fashion . Trends & Shopping

Nike Champions Body Positivity Through Plus-Size Mannequins

Breaking stereotypes

This week, Nike’s flagship store in Oxford Street, London underwent a major makeover. Starting 5 June, the third level of NikeTown London opens with an updated women’s section. Like their flagships in New York and Shanghai, the new floor offers various treats like personal styling services and so on to NikePlus Members. However, it's not the new offerings that drew the excitement of the Nike store’s visitors but the introduction of new plus-sized mannequins. It’s the first time they manifested their inclusivity efforts on a display, breaking myths and stereotypes about plus-sized people and health. Encouraging body positivity, the new level also had extended offerings of plus-sizes and an apparel customisation service to ensure the right fit for everyone.

A plus-size mannequin in a sportswear boutique

A plus-size mannequin in NikeTown London’s revamped third floor. (source)

Inclusivity efforts

This isn’t the first time Nike attempted to shift the narrative towards plus-size athletes. Back in 2017, they rolled out their first-ever collection available in sizes 1X to 3X. Since then, Nike has tapped various body-positive models and influencers like Grace Victory and Chloe Elliot for collection collaborations. Also, just earlier this year, they worked with online British retailer Very to sell their curvy clothing range. 

Mixed reactions

Though their bold move to feature plus-size mannequins in their flagship store was mostly lauded, the brand received criticisms as well. Plus-sized bodies have long been associated with inactivity and unhealthiness. That’s why people online are quick to comment that these body-positive efforts are going away from the healthy, sporty lifestyle Nike stands for. But contrary to these negative beliefs, female athletes don’t come from the same slim mould, and that’s what Nike attempts to show.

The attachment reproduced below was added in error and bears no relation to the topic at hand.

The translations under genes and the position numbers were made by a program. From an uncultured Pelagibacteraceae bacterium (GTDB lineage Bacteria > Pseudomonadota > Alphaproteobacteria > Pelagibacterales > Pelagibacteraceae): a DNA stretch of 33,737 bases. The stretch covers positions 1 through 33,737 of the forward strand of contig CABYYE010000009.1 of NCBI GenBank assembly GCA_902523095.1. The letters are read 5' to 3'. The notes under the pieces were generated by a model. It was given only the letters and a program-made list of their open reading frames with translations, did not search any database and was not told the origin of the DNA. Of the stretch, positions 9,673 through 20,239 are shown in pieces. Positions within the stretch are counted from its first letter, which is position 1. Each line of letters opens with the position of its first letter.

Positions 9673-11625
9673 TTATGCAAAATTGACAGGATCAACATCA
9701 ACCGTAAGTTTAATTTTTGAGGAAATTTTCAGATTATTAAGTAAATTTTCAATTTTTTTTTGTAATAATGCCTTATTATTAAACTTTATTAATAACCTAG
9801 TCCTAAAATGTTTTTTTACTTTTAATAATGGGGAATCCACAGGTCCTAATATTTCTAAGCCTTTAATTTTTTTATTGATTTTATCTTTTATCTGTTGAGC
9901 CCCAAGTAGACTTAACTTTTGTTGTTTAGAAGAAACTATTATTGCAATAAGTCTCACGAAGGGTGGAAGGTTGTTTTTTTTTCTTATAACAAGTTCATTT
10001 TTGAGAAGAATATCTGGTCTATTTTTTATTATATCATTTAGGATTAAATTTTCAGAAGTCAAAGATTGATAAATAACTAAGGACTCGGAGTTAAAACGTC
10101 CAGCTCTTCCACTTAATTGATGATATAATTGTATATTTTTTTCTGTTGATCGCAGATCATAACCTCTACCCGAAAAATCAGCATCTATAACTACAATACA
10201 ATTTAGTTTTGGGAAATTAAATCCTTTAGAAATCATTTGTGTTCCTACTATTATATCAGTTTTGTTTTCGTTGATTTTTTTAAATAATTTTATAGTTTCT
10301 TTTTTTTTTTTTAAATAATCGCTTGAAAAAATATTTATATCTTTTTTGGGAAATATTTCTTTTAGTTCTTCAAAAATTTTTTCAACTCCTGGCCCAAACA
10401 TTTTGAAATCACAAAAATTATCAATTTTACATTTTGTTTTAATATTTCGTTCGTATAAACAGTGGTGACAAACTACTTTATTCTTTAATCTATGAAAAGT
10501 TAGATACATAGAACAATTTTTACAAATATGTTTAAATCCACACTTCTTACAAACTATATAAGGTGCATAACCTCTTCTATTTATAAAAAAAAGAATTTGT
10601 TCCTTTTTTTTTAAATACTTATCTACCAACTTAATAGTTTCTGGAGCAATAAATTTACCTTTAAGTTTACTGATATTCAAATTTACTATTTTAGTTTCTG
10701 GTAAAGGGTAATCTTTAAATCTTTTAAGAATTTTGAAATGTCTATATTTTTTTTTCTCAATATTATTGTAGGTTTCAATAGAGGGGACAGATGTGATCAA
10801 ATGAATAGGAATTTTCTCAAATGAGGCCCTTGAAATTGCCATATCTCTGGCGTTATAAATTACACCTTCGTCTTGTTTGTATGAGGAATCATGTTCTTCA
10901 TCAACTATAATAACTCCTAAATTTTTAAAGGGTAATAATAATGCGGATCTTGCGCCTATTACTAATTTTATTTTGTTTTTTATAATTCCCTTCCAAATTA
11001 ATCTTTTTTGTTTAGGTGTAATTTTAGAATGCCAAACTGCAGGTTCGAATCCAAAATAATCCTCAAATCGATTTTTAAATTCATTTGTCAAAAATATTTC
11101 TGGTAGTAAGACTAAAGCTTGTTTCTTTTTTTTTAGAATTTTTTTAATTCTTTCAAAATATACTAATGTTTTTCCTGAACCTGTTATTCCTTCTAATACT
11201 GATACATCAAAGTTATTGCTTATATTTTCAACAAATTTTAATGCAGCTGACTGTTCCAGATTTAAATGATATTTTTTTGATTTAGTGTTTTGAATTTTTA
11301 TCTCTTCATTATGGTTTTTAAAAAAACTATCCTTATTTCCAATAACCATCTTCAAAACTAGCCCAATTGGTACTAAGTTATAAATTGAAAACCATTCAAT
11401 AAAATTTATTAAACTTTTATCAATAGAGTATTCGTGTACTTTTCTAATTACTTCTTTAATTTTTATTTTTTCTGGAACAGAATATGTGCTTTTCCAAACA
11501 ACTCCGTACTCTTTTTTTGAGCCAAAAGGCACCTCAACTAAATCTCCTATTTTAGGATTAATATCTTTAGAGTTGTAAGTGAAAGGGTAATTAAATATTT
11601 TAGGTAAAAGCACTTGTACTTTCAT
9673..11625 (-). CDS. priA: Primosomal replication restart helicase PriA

Representation matters

Despite fashion collections becoming more and more inclusive, in most cases, the mannequins they use don’t look like a majority of shoppers. According to the Guardian, the average mannequin back in 2014 was six-feet-tall, with a 34-inch bust, 24-inch waist, and 34-inch hips. These barely changed in the past few years and set an unrealistic body standard for all. Given that, Nike introducing plus-size mannequins in their store is a huge step in the right direction. With these efforts, Nike is breaking the stereotype that curvy women don’t participate in active pursuits. Everyone, no matter their shape or size, is free to enjoy an active lifestyle and wear comfortable clothing while doing so. 

Still, there’s a long, long way to go before people accept that health looks different with every body. For one, Nike’s products here in the region aren’t available in extended sizes that fit curvy women. Hopefully, the plus-size mannequins are introduced in their stores worldwide as well, and that their stand for inclusivity doesn’t just stop there. For now, we can just wait and get some of their plus-size active wear from

(Cover photo from:

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